The earliest pictures assigned to him by some are altar-pieces with the monogram H. B. interlaced, and the date of 1496, in the monastery chapel of Lichtenthal near Baden-Baden. Another early work is a portrait of the emperor Maximilian, drawn in 1501 on a leaf of a sketch-book now in the print-room at Karlsruhe. “The Martyrdom of St Sebastian and the Epiphany” (now Berlin, 1507), were painted for the market-church of Halle in Saxony.
Baldung’s prints, though Düreresque, are very individual in style, and often in subject. They show little direct Italian influence. His paintings are less important than his prints. He worked mainly in woodcut, although he made six engravings, one very fine. He joined in the fashion for chiaroscuro woodcuts, adding a tone block to a woodcut of 1510. Most of his hundreds of woodcuts were commissioned for books, as was usual at the time; his “single-leaf” woodcuts (i.e. prints not for book illustration) are fewer than 100, though no two catalogues agree as to the exact number.
Unconventional as a draughtsman, his treatment of human form is often exaggerated and eccentric (hence his linkage, in the art historical literature, with European Mannerism), whilst his ornamental style—profuse, eclectic, and akin to the self-consciously “German” strain of contemporary limewood sculptors—is equally distinctive. Though Baldung has been commonly called the Correggio of the north, his compositions are a curious medley of glaring and heterogeneous colours, in which pure black is contrasted with pale yellow, dirty grey, impure red and glowing green. Flesh is a mere glaze under which the features are indicated by lines. (1911)
His works are notable for their individualistic departure from the Renaissance composure of his model, Dürer, for the wild and fantastic strength that some of them display, and for their remarkable themes. In the field of painting, his Eve, the Serpent and Death (National Museum of Canada) shows his strengths well. There is special force in the “Death and the Maiden” panel of 1517 (Basel), in the “Weather Witches” (Frankfurt), in the monumental panels of “Adam” and “Eve” (Madrid), and in his many powerful portraits. Baldung’s most sustained effort is the altarpiece of Freiburg, where the Coronation of the Virgin, and the Twelve Apostles, the Annunciation, Visitation, Nativity and Flight into Egypt, and the Crucifixion, with portraits of donors, are executed with some of that fanciful power that Martin Schongauer bequeathed to the Swabian school.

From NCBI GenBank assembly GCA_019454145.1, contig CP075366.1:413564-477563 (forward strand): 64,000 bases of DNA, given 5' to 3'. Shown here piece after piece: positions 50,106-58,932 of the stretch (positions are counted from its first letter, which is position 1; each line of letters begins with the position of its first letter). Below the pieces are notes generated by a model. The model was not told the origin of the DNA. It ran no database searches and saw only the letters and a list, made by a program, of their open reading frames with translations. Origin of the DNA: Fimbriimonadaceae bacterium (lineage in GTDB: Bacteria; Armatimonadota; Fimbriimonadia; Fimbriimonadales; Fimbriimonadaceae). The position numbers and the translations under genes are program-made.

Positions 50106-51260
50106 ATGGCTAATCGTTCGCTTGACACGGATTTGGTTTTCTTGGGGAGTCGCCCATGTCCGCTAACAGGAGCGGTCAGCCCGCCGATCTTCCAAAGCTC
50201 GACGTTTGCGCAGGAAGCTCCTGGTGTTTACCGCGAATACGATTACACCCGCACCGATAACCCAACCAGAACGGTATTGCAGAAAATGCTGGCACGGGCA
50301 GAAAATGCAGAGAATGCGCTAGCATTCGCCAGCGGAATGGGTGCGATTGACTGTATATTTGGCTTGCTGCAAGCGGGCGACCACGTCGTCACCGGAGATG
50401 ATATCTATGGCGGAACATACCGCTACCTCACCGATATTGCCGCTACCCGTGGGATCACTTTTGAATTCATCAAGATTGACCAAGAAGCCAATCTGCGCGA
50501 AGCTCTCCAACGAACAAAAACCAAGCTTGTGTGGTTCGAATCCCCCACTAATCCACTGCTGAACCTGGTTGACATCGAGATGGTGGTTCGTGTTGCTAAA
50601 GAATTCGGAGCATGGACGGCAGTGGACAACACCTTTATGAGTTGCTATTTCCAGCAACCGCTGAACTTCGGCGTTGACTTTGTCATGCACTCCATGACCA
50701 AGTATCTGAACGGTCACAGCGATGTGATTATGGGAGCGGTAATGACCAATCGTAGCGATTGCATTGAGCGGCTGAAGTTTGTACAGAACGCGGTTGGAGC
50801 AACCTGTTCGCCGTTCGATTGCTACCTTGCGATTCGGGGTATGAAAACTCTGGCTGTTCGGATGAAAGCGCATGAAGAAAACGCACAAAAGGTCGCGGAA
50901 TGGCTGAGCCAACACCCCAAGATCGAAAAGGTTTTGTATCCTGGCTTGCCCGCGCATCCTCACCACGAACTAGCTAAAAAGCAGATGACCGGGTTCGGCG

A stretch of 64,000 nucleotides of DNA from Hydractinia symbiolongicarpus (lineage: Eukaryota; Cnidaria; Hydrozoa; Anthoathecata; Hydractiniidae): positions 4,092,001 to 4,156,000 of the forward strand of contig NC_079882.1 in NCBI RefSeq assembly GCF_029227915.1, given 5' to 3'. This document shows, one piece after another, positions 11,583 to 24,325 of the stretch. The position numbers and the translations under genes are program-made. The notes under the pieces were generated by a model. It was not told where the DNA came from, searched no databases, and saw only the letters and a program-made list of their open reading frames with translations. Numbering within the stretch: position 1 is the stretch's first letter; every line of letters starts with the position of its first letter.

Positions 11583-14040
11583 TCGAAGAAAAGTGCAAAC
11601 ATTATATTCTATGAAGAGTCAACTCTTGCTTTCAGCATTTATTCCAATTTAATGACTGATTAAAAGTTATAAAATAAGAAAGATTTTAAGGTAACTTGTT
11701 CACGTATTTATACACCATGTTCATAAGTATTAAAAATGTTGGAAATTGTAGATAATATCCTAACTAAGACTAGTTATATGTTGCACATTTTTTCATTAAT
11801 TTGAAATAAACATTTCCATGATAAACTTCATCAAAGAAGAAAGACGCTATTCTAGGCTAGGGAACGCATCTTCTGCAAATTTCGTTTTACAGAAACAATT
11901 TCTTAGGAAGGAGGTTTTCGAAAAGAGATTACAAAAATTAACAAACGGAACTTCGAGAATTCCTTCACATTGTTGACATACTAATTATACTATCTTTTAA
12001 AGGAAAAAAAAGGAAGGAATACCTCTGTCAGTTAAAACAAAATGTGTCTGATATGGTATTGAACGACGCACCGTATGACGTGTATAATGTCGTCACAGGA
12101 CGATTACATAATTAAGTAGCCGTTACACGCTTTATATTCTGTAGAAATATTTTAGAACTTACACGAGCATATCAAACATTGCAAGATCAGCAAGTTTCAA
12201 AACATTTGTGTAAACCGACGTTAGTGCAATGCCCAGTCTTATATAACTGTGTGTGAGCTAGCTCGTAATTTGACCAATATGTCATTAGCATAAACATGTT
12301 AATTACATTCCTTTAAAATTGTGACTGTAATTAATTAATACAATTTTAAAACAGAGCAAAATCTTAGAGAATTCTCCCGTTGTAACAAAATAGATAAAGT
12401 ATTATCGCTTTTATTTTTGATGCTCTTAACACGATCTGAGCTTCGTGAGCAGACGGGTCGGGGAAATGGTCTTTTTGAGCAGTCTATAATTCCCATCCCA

As a portrait painter he is well known. He drew Charles V, as well as Maximilian; and his bust of Margrave Philip in the Munich Gallery tells us that he was connected with the reigning family of Baden as early as 1514. At a later period he had sittings with Margrave Christopher of Baden, Ottilia his wife, and all their children, and the picture containing these portraits is still in the gallery at Karlsruhe. Like Dürer and Cranach, Baldung supported the Protestant Reformation. He was present at the diet of Augsburg in 1518, and one of his woodcuts represents Luther in quasi-saintly guise, under the protection of (or being inspired by) the Holy Spirit, which hovers over him in the shape of a dove.